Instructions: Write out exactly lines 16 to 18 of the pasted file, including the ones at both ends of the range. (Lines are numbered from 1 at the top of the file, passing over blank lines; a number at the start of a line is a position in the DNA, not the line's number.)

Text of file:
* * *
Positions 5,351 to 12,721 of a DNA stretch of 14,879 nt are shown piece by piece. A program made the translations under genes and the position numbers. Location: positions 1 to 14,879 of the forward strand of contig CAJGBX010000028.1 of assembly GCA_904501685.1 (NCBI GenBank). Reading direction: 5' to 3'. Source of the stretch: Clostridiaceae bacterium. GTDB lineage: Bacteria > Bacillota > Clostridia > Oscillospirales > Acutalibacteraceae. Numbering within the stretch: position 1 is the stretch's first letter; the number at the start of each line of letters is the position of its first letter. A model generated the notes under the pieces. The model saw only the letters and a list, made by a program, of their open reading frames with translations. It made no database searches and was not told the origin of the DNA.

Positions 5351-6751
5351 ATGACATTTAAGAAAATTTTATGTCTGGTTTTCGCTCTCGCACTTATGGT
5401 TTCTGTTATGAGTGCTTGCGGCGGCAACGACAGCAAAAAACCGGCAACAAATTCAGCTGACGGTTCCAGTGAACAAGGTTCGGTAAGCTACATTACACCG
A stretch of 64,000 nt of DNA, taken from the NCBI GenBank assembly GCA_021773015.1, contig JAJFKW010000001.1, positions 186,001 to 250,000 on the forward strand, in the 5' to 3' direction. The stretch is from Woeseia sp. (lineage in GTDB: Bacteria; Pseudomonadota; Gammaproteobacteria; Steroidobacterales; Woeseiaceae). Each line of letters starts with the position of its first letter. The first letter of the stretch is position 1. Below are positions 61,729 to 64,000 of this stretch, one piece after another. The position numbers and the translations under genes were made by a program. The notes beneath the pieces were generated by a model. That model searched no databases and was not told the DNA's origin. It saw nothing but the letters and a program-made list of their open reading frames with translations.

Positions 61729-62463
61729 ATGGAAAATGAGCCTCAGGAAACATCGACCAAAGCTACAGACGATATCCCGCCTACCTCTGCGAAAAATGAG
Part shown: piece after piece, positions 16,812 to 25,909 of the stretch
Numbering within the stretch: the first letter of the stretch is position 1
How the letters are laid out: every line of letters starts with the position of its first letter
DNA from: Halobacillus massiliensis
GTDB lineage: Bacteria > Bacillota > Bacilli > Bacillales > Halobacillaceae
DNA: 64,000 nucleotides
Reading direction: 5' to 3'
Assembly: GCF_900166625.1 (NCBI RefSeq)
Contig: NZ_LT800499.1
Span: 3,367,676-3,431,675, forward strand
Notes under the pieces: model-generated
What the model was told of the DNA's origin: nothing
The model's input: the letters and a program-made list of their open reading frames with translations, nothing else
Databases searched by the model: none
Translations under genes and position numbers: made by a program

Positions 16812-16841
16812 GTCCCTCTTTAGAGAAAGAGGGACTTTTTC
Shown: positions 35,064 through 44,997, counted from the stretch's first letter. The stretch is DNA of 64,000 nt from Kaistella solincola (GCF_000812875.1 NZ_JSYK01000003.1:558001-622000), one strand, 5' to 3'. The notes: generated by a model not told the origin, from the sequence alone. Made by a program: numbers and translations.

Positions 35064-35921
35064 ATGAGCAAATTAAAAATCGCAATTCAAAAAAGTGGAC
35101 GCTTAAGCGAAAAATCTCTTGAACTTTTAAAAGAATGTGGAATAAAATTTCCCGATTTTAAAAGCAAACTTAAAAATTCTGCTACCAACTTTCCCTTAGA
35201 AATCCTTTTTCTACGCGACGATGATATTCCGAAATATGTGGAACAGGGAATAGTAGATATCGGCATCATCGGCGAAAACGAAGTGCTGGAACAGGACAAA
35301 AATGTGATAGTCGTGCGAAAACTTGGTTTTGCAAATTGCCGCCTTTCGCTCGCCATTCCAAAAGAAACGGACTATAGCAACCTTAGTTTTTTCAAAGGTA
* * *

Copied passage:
Contig: NZ_LT800499.1
Span: 3,367,676-3,431,675, forward strand
Notes under the pieces: model-generated